Friday, October 15, 2021

Self = Bad

 “So I’ve been thinking about where we ended last time,” Paula says, starting right in from our previous session. “You said we’d need to figure out why I can’t forgive myself for not being more attentive to my mother when she was dying. I’ve thought about it and I don’t see why I SHOULD forgive myself. I know I was a teen-ager, but I was old enough to know better. I did know better. I was being cruel and nasty and just plain BAD.”

“So what made you bad?”

“I suppose I was just born that way – selfish, self-centered, only caring about myself. And that’s how I was being when my mother was dying, paying attention to me not her.”

Convinced of the futility of arguing with Paula’s view of herself, I pursue an alternative approach. “How does it feel for you to see yourself as selfish and self-centered?”

“It feels …” Pause. “It feels accurate and true and I guess kind of shitty….” Pause. “And familiar.”


“Yeah, like I’ve always seen myself like that.” Pause. “And I guess my parents, especially my mother, always told me I was selfish, like ‘why can’t Monica go with you to the movies?’ My mother was always trying to get me to take my sister along with me and my friends.” Pause. “I hated Monica. I hated her from the moment she was born. Everyone fussing over the baby. I didn’t see anything so special about her. She just lay there and stared. And then when she turned out to be autistic, well that just made everything worse. All the attention went to poor Monica, understanding Monica, making allowances for Monica. But you see, you see how selfish I am, wanting all the attention, wanting Monica and all her problems to just disappear.”

Here again I feel the pull to reassure Paula, to tell her she was just a child who of course had angry, rejecting feelings towards her younger, challenging sister. Yet I know that Paula will only dispute what I say. “Paula, if I were to try and reassure you, to tell you all children have negative feelings towards their siblings, you’d tell me that your feelings were worse, stronger, more heartless, right?”

“Yes. Because it’s true. And you’re only trying to make me feel better. But I don’t deserve to feel better.”

“Why don’t you deserve to feel better?”

“Because I’m bad, very bad.”

“It sounds as though being bad is almost like a core sense of who you are. Being Paula equals being bad.”

“Yes. I’m bad because I hated my sister and didn’t want to be there for my mother.”

“I wonder if you had fantasies about killing your sister.”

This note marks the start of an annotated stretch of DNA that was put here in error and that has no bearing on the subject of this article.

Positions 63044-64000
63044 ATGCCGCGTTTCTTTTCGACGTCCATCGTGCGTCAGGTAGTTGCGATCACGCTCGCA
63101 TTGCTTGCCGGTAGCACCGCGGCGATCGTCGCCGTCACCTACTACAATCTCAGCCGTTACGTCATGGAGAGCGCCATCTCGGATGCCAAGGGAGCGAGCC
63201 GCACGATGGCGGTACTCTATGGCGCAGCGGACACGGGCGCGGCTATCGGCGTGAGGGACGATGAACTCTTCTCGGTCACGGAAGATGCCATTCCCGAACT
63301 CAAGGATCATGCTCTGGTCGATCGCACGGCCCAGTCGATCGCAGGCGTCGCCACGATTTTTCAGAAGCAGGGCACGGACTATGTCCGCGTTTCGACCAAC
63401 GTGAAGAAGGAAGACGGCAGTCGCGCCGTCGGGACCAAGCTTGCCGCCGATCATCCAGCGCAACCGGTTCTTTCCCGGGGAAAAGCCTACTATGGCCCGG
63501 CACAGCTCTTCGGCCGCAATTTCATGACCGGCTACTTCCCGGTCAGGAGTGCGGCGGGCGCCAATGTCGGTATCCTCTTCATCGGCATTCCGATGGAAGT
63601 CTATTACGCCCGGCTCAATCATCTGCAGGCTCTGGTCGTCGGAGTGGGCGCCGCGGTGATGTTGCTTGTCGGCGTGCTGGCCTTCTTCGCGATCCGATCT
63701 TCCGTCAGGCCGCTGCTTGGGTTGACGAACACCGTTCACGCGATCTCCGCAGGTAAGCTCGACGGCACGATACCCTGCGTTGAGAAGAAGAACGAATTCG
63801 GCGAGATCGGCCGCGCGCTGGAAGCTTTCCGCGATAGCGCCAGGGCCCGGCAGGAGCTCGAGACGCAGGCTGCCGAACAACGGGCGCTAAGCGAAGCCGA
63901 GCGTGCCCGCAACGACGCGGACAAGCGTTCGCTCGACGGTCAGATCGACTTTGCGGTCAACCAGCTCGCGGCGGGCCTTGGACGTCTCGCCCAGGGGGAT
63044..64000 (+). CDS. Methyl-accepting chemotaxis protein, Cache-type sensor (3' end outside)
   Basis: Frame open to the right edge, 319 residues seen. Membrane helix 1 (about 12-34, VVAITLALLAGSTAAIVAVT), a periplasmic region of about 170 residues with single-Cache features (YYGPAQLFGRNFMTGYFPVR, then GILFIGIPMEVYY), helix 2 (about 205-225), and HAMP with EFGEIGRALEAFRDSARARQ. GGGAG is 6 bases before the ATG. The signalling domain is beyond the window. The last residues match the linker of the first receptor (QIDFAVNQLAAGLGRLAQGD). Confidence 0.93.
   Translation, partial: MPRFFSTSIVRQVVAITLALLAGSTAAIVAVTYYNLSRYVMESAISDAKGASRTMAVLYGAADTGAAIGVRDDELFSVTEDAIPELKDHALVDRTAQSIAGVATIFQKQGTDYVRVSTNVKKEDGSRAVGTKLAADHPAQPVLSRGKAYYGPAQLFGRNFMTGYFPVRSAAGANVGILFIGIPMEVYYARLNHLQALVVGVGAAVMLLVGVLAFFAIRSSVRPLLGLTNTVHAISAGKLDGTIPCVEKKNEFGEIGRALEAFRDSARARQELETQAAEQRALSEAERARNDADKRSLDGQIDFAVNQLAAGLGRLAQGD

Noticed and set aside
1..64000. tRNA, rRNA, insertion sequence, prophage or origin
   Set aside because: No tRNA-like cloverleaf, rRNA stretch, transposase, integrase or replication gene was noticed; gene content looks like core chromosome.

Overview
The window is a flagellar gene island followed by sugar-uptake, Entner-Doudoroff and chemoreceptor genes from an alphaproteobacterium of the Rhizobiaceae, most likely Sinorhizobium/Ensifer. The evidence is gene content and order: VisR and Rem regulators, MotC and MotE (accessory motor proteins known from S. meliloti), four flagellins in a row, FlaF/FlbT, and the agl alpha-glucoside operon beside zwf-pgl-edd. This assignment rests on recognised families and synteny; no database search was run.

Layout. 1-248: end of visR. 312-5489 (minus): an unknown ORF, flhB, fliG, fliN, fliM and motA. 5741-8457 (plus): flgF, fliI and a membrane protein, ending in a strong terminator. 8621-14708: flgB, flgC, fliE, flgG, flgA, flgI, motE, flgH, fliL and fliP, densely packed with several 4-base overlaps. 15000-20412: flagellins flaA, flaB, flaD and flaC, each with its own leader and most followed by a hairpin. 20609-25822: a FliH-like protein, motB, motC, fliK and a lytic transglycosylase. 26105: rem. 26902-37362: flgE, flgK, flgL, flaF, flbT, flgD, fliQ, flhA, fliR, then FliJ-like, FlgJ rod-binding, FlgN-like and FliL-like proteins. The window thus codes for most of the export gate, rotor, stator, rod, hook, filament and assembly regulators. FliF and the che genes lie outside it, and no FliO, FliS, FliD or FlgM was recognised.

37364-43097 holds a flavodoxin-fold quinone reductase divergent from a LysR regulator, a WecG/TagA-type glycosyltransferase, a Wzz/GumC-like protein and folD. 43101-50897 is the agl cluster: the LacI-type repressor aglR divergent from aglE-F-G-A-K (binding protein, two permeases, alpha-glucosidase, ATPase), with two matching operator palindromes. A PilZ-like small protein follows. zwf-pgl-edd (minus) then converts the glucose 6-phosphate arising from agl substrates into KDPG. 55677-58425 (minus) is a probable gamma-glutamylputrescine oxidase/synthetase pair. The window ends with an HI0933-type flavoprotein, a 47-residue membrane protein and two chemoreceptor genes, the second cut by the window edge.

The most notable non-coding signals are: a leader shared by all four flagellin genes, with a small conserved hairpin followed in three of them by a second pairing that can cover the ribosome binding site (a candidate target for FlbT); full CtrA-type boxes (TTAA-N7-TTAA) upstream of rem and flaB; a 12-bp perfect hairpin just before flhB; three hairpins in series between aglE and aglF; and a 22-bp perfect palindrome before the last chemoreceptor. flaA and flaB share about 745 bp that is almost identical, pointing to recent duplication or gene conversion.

She nods. “See, I told you I was bad, worse than bad, evil.”

“It’s not unusual for children – or adults for that matter – to have fantasies of killing a sibling, or a parent, or boss or whomever. But I suspect my saying that isn’t going to make you feel any less bad.”

“I’m bad. I’ve always been bad. My grandma used to tell me that I was like that girl in an old movie, “The Bad Seed,” I think she called it.”

“Why did your grandma think you were bad?”

“She never liked me. She thought I was mean to both my mother and sister. And she doted on Monica. The sun rose and set on Monica.” Pause. “I think grandma might have been on the spectrum too, but of course no one talked about that.”

“Paula, do you have a sense of who you’d be if you weren’t ‘bad?’”

“But I am bad.”

“I understand that’s your view of yourself. But I’m asking if you can imagine you as someone who isn’t bad.”

“No, that’s impossible.”

“So that’s one of the big problems we have here. Being ‘bad’ is such a core sense of yourself that to imagine anything else is destabilizing. It’s like you said, being ‘bad’ feels familiar.”

“It’s familiar because it’s accurate.”

“Do you want me to dispute that with you right now?”

“What do you mean?”

“Well, it feels as though you’re almost asking me to say ‘no, that’s not so.’ But If I disagree with you, does that give you the hope that you might in fact not be bad or does it just help you shore up your argument when you counter me?”

“I’ve never thought of that.” Pause. “I wouldn’t want you to think I’m as bad as I think I am.” Pause. “So I guess maybe I am hoping that I could eventually see myself as you see me. It makes me sad when I say that.”

“I understand that. If you see yourself through my eyes, it means giving up seeing yourself through the eyes of your parents and your grandma, which means leaving them behind and bringing up feelings of loss and sadness.”

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